Archive for the ‘rules for writing’ Category

Here are the rules for writing that I currently follow – or try to follow. They are listed in order from the most important to the least.

  1. Write the truth in as few words as possible.
  2. Write 500 words a day. Write something that can stand on its own.
  3. Write what interests you. Assume the reader is just as interested. Keep a list of things to write about. When you get an idea, add it to the list.
  4. Read authors whose writing style you love.
  5. Read instead of watching so much television.
  6. Carry a notebook and pen with you whenever you can.
  7. Better to write in the heat of the moment than to wait.
  8. Be clear, simple, direct.
  9. Reread what you wrote. And again the next day. And again two months later.
  10. Write to be read anywhere in the world.
  11. Write for the ages, write so you can be understood in a hundred years or more.
  12. As much as possible, stick to the words most commonly used in both Shakespeare’s time and our own.
  13. Write in proper English, except when quoting what people said.
  14. To settle questions about words, look to these authorities in the following order:
    • The Oxford dictionary
    • The Economist
    • Vibe
    • The Urban Dictionary
    • Wikipedia
    • The Internet (Google it)
  15. Write like you are talking to a friend. Stick as close to spoken English as possible, but avoid dialect, slang and improper English.
  16. Prefer fact over opinion.
  17. Whenever you can cut words, cut them.
  18. Write so it is picturable.
  19. Prefer actors and actions over events, description and states of being. Not: “In the 1600s blacks became slaves”, but “In the 1600s whites brought blacks to America in chains.”
  20. Put action in present time as much as possible. Not: “A tiger bit my dog last summer”, but: “It was last summer and suddenly a tiger jumps out and bites my dog.”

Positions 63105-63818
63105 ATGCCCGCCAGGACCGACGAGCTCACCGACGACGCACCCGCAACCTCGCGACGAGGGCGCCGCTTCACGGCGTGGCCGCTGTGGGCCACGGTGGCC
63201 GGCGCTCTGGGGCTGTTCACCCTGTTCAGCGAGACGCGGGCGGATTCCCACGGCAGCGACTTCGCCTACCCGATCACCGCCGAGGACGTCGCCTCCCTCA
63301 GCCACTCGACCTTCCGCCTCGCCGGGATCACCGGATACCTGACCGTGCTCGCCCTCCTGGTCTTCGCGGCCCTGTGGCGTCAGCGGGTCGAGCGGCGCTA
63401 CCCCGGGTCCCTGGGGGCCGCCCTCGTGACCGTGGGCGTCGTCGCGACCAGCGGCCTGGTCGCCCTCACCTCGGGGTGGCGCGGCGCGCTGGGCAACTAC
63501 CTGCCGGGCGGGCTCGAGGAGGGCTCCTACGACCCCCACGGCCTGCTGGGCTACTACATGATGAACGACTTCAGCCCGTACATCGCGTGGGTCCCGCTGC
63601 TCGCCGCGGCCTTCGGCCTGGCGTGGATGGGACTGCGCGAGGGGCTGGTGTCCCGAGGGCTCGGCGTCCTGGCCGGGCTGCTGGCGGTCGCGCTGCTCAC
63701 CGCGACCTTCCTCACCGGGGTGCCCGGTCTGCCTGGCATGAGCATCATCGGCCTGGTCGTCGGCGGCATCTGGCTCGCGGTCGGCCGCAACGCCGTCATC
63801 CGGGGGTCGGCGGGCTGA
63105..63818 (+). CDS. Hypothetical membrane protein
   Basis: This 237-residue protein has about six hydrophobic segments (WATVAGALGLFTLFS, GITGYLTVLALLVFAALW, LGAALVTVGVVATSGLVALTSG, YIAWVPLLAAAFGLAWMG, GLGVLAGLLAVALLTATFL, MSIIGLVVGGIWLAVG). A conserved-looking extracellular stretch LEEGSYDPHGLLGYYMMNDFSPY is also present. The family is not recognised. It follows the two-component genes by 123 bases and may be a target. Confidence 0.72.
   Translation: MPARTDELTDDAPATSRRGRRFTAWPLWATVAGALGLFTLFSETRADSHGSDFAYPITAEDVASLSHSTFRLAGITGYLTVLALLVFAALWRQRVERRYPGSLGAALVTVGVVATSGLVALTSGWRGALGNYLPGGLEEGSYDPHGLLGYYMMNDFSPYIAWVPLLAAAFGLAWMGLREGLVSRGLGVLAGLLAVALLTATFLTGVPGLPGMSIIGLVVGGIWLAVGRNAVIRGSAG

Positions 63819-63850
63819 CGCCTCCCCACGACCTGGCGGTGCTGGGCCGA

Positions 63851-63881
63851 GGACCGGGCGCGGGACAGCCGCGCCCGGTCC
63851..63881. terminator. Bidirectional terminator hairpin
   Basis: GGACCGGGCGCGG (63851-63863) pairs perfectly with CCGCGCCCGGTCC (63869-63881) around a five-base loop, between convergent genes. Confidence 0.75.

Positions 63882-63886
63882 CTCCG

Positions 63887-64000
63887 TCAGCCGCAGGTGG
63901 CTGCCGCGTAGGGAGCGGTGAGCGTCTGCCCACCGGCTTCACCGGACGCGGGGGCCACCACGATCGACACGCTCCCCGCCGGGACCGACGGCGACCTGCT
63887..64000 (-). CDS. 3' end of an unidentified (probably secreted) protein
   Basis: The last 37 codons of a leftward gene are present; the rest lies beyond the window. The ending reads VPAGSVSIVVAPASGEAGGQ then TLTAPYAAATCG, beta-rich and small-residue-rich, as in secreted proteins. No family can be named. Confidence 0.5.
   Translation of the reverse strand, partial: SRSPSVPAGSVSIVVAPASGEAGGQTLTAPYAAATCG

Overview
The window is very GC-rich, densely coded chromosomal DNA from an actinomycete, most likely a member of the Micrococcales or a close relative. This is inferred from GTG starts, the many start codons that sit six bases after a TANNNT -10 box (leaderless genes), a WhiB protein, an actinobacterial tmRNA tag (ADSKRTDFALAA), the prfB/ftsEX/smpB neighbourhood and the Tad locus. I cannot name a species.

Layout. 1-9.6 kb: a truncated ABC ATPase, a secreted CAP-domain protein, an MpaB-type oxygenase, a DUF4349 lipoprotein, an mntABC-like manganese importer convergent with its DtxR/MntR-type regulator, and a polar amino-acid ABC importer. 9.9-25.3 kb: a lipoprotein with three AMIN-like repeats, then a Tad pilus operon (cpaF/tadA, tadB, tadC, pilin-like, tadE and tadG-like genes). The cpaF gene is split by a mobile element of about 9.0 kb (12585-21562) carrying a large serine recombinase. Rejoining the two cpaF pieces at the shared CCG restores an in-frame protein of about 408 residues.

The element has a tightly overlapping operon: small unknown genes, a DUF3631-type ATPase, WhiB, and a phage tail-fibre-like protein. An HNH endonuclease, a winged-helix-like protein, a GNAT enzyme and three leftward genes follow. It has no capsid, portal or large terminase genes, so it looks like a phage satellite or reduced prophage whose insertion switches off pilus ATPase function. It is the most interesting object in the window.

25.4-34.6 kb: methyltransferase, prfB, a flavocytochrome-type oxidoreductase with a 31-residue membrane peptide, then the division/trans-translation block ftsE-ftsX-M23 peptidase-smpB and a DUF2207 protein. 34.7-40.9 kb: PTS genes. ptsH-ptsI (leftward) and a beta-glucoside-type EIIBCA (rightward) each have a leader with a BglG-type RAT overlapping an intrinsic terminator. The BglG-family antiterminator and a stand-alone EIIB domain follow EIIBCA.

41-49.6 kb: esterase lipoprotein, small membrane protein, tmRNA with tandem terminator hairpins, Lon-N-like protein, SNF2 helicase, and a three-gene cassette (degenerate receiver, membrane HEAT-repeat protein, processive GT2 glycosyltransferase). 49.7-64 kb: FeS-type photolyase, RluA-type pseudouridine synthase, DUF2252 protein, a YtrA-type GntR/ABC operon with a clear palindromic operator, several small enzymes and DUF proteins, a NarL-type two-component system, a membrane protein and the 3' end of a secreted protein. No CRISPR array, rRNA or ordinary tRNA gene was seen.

21. Do not make the reader look up anything or go back.
  22. Avoid:
    • slang, dialect and Americanisms
    • words of more than two syllables
    • numbers and measurements
    • unfamiliar words and names
  23. Write more material than you need, then cut it back to the right length. This will help you to find the fat.
  24. Try to keep sentences under 25 words. If you just used a long sentence, follow it with a short one.
  25. Use paragraphs of about four sentences. Use one-sentence paragraphs only to make a point or change the subject.
  26. Say the most important things first. Do not save it for the end.
  27. At first just write: get it all down on paper. Do not care about how it sounds, do not care about mistakes, do not care if it even makes sense. Just write. Later go back and make it readable.
  28. If you get stuck – if you do not know how to start or what should come next – just write a paragraph that you know you will have to write sooner or later. Keep moving: write the pieces that you can. You can put them in the right order later.

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